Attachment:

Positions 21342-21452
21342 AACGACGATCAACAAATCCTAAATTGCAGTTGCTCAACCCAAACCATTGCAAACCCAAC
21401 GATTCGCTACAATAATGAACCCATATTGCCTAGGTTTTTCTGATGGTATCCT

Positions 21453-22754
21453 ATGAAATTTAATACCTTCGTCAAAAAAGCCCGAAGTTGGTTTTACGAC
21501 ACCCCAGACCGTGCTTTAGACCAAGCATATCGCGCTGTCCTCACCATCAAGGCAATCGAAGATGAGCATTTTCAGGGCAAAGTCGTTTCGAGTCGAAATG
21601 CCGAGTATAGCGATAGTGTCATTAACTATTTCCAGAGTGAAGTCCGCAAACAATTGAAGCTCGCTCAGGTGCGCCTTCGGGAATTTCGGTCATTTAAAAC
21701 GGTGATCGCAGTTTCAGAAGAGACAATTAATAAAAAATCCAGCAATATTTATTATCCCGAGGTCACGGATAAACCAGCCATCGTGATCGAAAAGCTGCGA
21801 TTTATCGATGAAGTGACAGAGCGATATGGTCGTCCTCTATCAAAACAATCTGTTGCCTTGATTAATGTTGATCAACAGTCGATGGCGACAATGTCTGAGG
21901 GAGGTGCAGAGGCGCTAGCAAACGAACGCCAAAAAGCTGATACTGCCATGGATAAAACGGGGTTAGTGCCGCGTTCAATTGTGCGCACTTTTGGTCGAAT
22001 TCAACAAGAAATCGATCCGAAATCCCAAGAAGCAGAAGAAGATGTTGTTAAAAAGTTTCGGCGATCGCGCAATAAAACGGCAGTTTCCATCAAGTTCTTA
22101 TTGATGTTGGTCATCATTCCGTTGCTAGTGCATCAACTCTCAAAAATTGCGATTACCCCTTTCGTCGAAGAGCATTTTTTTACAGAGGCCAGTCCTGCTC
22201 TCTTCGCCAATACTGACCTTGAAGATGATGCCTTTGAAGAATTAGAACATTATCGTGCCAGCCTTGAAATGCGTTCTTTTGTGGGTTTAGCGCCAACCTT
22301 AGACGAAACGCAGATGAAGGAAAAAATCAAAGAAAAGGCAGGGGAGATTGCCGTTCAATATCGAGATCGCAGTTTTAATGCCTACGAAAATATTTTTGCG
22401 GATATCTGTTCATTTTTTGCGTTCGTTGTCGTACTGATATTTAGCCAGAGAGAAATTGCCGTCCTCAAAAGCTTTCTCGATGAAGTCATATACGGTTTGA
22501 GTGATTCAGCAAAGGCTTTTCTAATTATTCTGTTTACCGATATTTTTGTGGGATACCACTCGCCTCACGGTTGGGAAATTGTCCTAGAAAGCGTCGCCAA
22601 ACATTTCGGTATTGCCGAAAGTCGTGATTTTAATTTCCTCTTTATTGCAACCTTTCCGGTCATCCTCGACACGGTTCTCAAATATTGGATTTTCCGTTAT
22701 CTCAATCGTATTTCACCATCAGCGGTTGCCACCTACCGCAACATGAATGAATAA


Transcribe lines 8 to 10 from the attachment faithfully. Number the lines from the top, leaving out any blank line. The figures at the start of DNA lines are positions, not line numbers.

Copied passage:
21701 GGTGATCGCAGTTTCAGAAGAGACAATTAATAAAAAATCCAGCAATATTTATTATCCCGAGGTCACGGATAAACCAGCCATCGTGATCGAAAAGCTGCGA
21801 TTTATCGATGAAGTGACAGAGCGATATGGTCGTCCTCTATCAAAACAATCTGTTGCCTTGATTAATGTTGATCAACAGTCGATGGCGACAATGTCTGAGG
21901 GAGGTGCAGAGGCGCTAGCAAACGAACGCCAAAAAGCTGATACTGCCATGGATAAAACGGGGTTAGTGCCGCGTTCAATTGTGCGCACTTTTGGTCGAAT